La Pintoresca (The Painter Hotel), built and managed by Altadena’s Painter family occupied the northeast corner of North Fair Oaks and Washington in what we might call historic Altadena. (The hotel was built before Pasadena annexed the area.) The Painters were close friends with the Gambles and the hotel, like the Gamble House, was very up-to-date for its time.
|Hotel Pintoresca in 1895
The hotel was built in 1888
and destroyed by fire in 1912.
The hotel offered sweeping views of the snow capped San Gabriel range and was popular with tourists and well-heeled Pasadenans.
Sid Galley wrote in an article for the Pasadena Star-News:
“At an elevation of around 1,000 feet and in an era when trees were lacking, there must have been a splendid view from the [hotel’s] veranda.
The Pasadena Star reported on January 15, 1912: “With the exception of the north wing at the west end of the building, containing the kitchen, dining room and servants’ quarters, Hotel Pasadena, formerly known as La Pintoresca, located at the corner of Washington Street and Fair Oaks Avenue, was completely destroyed by fire that started at 10:45 o’clock last night. The guests escaped without injury.”
Defective wiring was suspected as the cause of the fire but it started above the room of guest E. Tallman who had just left to catch a train and might have discarded a match when lighting a cigar.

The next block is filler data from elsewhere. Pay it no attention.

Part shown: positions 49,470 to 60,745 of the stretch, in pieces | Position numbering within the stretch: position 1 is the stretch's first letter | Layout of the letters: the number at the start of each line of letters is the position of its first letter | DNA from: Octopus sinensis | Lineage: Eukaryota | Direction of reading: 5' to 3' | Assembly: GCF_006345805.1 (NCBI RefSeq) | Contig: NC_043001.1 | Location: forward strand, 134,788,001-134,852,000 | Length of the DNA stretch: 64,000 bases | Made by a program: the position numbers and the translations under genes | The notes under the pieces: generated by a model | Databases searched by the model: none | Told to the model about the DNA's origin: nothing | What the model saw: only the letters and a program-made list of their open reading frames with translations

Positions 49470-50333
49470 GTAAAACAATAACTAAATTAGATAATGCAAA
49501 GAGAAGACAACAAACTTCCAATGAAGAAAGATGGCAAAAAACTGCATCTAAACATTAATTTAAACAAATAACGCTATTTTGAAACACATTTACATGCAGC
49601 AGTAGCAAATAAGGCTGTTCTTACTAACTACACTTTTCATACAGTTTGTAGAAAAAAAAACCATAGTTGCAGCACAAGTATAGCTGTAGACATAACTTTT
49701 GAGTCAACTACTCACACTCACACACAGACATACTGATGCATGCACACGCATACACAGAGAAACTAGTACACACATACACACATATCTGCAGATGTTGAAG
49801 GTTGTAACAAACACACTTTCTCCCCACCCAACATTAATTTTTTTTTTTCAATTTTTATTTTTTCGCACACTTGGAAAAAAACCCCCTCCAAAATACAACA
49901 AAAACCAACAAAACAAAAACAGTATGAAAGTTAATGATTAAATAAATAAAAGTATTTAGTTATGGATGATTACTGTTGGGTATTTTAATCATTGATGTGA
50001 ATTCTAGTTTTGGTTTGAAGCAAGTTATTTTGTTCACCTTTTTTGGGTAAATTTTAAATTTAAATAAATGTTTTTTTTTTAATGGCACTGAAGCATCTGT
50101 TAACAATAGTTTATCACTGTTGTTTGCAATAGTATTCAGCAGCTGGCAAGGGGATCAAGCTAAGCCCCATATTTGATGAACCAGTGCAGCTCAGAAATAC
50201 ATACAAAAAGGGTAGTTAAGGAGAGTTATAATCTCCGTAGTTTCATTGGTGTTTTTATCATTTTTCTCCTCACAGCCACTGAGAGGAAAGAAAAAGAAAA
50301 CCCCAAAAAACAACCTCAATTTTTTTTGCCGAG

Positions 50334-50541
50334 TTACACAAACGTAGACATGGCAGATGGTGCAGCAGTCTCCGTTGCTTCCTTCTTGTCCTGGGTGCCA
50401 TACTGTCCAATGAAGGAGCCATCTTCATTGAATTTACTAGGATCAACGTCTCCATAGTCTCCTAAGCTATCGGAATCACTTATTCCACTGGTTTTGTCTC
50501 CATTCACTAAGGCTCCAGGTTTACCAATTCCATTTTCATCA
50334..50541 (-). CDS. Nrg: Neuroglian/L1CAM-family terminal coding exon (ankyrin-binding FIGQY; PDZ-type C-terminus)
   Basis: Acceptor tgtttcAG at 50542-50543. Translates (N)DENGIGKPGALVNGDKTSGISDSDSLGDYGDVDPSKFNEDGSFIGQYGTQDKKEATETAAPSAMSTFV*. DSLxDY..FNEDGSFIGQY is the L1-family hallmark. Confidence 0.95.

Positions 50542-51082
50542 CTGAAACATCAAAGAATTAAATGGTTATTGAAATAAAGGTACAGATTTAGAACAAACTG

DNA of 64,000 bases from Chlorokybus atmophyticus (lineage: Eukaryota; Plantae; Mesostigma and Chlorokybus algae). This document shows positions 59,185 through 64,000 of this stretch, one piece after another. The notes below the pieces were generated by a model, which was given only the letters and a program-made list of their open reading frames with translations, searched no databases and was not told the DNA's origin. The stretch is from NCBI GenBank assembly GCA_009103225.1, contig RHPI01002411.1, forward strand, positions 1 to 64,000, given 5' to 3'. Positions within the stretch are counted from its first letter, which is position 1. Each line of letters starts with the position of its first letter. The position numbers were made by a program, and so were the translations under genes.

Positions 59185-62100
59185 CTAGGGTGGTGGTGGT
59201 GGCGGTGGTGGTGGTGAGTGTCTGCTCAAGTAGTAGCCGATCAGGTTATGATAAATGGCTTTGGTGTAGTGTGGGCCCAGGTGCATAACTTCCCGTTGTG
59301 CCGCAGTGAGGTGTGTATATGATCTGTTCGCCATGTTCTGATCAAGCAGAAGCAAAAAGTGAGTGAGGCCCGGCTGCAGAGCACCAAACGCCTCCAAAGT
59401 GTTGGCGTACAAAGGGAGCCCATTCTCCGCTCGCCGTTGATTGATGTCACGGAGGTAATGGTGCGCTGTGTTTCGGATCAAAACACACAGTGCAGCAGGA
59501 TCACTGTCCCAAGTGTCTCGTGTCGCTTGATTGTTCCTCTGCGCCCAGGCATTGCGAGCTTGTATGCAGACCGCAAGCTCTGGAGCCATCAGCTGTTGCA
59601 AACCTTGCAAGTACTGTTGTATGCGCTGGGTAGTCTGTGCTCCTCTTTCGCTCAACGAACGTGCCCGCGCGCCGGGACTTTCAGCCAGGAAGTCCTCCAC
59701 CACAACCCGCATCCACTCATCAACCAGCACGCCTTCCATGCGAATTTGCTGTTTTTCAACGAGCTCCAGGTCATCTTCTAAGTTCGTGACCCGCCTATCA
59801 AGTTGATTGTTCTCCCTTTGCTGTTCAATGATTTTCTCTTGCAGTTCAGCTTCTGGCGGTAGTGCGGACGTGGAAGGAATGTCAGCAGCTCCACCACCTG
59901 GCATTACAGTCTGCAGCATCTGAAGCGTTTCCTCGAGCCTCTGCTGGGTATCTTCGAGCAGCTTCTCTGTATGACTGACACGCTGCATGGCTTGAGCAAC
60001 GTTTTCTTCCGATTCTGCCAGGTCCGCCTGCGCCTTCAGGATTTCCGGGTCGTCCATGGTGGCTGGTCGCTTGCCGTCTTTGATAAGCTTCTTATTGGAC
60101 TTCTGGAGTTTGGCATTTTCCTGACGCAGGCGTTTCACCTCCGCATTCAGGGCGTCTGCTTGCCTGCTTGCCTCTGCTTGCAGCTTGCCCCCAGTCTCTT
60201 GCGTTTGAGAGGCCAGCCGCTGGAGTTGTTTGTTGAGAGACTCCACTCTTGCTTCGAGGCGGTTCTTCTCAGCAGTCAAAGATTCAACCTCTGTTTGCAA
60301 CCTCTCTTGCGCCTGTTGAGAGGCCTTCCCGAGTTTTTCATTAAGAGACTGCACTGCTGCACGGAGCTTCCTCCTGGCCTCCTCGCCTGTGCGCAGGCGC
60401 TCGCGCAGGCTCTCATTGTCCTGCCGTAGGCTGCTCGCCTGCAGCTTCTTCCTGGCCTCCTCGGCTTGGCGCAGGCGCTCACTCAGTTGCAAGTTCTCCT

The fire department arrived soon and fought the fire for several hours. Bellboys ran through the halls alerting guests who grabbed jewelry and other possessions as they left. The jewelry of a few guests was lost in the fire.
In an editorial, the Star wrote: “Destruction of property by fire is always particularly regrettable. But the burning of Hotel Pasadena, better known as La Pintoresca, is especially to be deplored, because of the aroma of early-day romance that clung to this landmark. Before it was La Pintoresca, it was known as the Painter Hotel, from the Messrs Painter who built it in 1888 and owned and conducted it until a few years ago. In the early youth of the city many a delightful banquet and social function was held within its walls. Perhaps no structure in Pasadena had more romantic memories and associations attached to it. “That there was no loss of life is cause for thankfulness.”
The hotel contained antique furniture brought to the hotel by “Hetty” Green, said to be the richest woman in the world, who was an investor in the hotel. One valuable chair that was saved had been made for Francis Scott Key of Star Spangled Banner fame.”
Check out Ann Erdman’s informative blog post about La Pintoresca that features these rare photos:
Today the lovely La Pintoresca Branch Library, built in 1930 and named after the hotel, is situated on a small piece of the original property.